The survey consisted of 48 items. Of these, 46 items were based on background literature; 32 based on themes brought up in prior research regarding volunteers’ experience and motivation as well as alarm fatigue research (see Additional file 1: Supplementary material 1), and 14 derived from SDT. For the SDT items, six items regarded basic needs satisfaction and were adapted from the “Basic Psychological Need Satisfaction and Frustration Scale—Work Domain” [19, 20], and eight items were adapted from the “Volunteer Motivation Scale” [21], with two items each for external, introjected and identified regulation and two for intrinsic motivation. In total, 30 of the aforementioned 46 items considered experience and motivation in general and 16 specifically in relation to alerts. Finally, one item considered motivation to continue volunteering, inspired by Wu and colleagues [22], and one considered intention to quit, adapted from Haivas and colleagues [23] and Millette and Gagné [21]. All items were graded on a 7-point Likert scale. At the end of the survey, participants had the opportunity to leave general comments. All items were written in Swedish.

Background information included age, gender, and whether the respondent had been active in a professional emergency service such as police, EMS, or rescue service. The survey asked whether the respondents live in a rural area (< 5000 inhabitants), smaller city (5000–50,000 inhabitants) or larger city (> 50,000 inhabitants), how many alerts they had received, accepted, and acted on in the last year, and for how long they had been volunteers. Respondents who were registered volunteers but had not received or acted on alerts yet were asked to answer with an estimation of how they believed they would react.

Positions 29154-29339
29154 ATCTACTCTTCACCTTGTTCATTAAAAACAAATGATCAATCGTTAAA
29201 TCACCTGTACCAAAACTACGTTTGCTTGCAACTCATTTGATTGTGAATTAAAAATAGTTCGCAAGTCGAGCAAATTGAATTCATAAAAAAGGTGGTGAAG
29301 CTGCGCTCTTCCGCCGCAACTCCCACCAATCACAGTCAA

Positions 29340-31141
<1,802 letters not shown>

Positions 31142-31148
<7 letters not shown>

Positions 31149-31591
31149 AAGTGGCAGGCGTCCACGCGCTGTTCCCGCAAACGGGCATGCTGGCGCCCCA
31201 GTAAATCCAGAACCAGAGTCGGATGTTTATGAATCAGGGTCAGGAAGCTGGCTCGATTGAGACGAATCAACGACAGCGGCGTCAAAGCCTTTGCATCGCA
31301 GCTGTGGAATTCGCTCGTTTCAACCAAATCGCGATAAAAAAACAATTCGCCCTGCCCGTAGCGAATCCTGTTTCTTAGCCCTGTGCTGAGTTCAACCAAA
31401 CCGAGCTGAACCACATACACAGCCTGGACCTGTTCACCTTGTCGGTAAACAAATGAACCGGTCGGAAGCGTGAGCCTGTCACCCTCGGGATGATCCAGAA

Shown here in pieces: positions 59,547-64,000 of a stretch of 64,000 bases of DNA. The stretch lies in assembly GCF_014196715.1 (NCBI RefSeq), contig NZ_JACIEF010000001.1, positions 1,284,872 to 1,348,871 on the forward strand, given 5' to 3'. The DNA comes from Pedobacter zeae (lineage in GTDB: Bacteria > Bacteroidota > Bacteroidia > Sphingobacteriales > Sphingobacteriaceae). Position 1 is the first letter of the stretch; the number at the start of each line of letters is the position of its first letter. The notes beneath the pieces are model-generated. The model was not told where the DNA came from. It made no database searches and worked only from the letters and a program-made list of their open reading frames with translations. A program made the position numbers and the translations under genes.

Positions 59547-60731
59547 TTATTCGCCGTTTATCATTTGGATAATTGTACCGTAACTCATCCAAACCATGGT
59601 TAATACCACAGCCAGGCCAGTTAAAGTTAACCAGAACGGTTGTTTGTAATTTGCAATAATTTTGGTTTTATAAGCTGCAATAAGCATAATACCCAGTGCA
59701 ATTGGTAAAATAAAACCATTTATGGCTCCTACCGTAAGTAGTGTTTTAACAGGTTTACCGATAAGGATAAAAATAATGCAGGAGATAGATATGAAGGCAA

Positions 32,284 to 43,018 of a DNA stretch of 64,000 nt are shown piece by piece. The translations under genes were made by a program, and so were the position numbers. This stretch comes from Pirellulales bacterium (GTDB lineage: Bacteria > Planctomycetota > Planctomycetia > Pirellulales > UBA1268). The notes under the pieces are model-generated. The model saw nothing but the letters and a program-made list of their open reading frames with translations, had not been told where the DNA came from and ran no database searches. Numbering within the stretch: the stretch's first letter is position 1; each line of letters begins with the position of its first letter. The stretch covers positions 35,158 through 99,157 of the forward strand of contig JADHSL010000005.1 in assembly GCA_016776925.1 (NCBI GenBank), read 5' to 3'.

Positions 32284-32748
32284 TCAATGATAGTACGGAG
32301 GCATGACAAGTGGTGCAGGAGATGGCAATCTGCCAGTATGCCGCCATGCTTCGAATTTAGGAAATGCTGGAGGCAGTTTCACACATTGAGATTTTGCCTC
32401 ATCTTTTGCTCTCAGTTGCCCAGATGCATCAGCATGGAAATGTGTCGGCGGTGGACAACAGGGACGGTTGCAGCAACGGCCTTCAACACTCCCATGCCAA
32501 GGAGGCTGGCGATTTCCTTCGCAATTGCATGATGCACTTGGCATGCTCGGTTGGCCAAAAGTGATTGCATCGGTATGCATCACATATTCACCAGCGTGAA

Statistical analysis

The analysis had three stages: (1) Exploratory factor analysis (EFA) to identify latent factors, (2) multiple regression analysis using the identified factors to predict motivation to continue volunteering, and (3) between-group comparisons. The EFA factor extraction method used was maximum likelihood with oblimin rotation. Factors with an eigenvalue > 1 were included, and scree plots were inspected to make sure the cut-off point was reasonable. Bartlett scores was used to save factor scores, and missing values were replaced by means. Keiser–Meyer–Olkin (KMO) measure of sampling adequacy and Bartlett’s test of sphericity were used to assess whether the data was suitable for factor analysis. The regression analysis then used the saved factor scores to predict motivation to continue volunteering. Forced entry was used for the regression model. Finally, the between-group comparisons were based on four selected variables: respondents who had received alerts versus respondents who had not; respondents who had acted on alerts versus respondents who had not; respondents who had been active in a professional emergency service versus respondents who had not; and between respondents living in rural areas, smaller cities, and larger cities. Two-tailed t-tests were used for independent variables with two levels and ANOVA for variables with more than two levels. All analyses were performed using SPSS version


Participants who reported that they did not fill out the survey properly or had already quit being an active volunteer (n = 23) and participants who did not fill out half or more of the 48 items (n = 155) were excluded from the data set, leaving 5169 participants for data analysis.